Over the past several weeks, I’ve been an active participant in Google’s Web Vulnerability Reward Program. I’ve been writing blog posts about each of the vulnerabilities I’ve reported, publishing them once I’m told that the vulnerability has been patched. I’ve also been keeping up with posts that others have written and submitted to places like /r/netsec, /r/xss, and Hacker News. The posts, in aggregate, have explored many areas of web application security: XSS attacks of varying design, CSRF vulnerabilities, HTTP response splitting, clickjacking, etc. However, the program has attracted quite a large number of participants; I’m sure that I’ve seen only a small fraction of what people have posted.

Thus, the idea for this post came into being. My intention is to find and link to reports that people have written about vulnerabilities found as a part of this program. I’ve done a bit of searching and compiled a few links to start with (I’ve ordered them by the date they were posted). If anyone has suggestions for links to add, post in the comments and let me know: I’ll update the post with them.

Title Summary / Notes Posted
Google Calendar CSRF
Google Calendar was vulnerable to a series of CSRF vulnerabilities. In at least two separate instances, existing countermeasures (CSRF tokens) were not being validated by the application. 2010-11-30
Google.com XSSHTML Code Injection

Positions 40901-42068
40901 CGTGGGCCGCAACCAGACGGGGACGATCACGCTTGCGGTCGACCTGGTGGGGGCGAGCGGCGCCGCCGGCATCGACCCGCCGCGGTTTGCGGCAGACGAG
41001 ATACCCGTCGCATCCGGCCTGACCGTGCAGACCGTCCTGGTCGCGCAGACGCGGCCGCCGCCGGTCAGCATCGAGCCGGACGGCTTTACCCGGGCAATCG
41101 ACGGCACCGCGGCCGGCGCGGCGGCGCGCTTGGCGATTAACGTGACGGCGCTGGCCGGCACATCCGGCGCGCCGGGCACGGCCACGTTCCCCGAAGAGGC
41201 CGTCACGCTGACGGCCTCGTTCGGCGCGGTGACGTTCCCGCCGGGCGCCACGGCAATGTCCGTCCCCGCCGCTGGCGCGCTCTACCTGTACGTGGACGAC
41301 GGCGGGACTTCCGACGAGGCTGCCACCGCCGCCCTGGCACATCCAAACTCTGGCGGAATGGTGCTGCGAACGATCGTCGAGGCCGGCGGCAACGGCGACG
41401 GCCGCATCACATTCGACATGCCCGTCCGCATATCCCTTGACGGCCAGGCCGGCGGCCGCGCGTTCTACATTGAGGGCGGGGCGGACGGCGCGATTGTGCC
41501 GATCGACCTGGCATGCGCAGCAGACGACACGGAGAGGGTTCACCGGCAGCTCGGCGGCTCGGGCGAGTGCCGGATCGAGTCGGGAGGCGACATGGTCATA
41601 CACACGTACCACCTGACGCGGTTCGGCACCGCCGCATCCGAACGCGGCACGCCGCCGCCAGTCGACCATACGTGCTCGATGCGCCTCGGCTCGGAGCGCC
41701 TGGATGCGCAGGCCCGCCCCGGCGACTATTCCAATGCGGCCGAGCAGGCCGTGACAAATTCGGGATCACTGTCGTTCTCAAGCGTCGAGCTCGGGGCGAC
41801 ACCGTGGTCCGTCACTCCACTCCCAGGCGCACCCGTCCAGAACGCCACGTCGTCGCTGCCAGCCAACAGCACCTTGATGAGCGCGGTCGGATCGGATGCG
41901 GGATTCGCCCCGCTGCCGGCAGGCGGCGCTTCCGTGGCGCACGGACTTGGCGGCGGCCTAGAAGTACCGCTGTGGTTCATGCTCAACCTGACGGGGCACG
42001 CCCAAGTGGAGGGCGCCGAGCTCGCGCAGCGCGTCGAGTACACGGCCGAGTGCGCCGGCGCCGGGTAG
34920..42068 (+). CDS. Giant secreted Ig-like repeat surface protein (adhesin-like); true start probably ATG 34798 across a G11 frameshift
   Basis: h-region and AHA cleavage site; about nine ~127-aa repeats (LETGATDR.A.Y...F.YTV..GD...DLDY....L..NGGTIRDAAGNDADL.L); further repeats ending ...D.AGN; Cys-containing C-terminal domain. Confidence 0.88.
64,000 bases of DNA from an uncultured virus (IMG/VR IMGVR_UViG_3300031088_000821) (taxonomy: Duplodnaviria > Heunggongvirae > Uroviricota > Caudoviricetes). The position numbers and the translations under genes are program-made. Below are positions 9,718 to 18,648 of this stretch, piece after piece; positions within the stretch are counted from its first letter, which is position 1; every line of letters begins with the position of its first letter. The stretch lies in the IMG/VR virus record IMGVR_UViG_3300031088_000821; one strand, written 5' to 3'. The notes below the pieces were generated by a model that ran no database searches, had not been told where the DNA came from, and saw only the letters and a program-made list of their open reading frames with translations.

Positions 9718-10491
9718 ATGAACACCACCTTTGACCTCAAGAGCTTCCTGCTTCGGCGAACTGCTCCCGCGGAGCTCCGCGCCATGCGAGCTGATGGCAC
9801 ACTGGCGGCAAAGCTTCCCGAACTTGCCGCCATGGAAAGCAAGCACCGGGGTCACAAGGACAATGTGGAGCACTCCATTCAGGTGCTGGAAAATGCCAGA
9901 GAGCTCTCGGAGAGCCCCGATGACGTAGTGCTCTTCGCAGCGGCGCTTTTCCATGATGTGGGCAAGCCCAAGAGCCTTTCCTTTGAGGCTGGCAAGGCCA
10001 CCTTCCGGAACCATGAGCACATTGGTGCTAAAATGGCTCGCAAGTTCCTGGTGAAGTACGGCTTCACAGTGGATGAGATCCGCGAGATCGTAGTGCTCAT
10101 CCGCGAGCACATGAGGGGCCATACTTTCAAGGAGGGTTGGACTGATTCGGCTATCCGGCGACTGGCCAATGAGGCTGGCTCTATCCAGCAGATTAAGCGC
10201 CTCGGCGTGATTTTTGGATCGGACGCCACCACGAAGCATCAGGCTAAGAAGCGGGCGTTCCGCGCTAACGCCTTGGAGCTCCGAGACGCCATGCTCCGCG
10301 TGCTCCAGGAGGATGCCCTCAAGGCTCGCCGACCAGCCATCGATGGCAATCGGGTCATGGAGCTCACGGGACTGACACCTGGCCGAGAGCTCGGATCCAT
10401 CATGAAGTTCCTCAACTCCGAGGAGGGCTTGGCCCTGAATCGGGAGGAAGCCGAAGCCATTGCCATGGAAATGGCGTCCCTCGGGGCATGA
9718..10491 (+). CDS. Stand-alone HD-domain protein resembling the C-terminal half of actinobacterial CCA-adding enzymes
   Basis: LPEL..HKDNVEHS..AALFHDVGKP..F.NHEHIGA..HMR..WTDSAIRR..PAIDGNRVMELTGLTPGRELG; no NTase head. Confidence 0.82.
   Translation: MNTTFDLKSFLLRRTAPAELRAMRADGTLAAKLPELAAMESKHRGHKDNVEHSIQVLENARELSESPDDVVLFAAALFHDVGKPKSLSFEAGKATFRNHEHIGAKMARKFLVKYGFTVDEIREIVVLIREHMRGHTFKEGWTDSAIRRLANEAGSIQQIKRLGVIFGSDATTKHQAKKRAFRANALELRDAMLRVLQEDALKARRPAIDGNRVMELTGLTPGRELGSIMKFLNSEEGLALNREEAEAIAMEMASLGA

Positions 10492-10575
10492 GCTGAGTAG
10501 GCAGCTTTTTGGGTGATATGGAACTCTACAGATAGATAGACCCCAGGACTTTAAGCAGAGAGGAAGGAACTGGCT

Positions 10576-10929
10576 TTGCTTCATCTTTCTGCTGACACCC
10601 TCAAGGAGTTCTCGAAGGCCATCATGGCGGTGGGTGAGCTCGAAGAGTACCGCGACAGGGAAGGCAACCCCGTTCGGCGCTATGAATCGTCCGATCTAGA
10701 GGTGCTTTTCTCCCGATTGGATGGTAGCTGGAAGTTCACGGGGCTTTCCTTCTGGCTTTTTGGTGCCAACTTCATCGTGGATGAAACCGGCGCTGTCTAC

Google Maps contained an XSS vulnerability in its “Change default location” feature. The “HTML Code Injection” vulnerability referenced is not a bug: Google Translate has its content properly sandboxed (as the post indicates), mitigating the effects of any vulnerability. 2010-12-01
Google Scholar CSRF
Google Scholar was vulnerable to minor but potentially annoying CSRF vulnerabilities in two different pages. The regular search equivalents of both of these pages used CSRF tokens to mitigate these problems. 2010-12-07
Google.com XSS / Google Spreadsheets Clickjacking
Google.com was vulnerable to an XSS attack (the exact details are unclear). It also appears that it was possible to perform a clickjacking attack using a Google Spreadsheet. 2010-12-08
Google XSS Flaw in Website Optimizer Scripts explained
Google’s Website Optimizer produced “control scripts” that caused websites to become vulnerable to XSS attacks. The attack required that the site already be vulnerable to a cookie injection vulnerability (discussed in more detail in the comments). 2010-12-09
Finding security issues in a website (or: How to get paid by Google)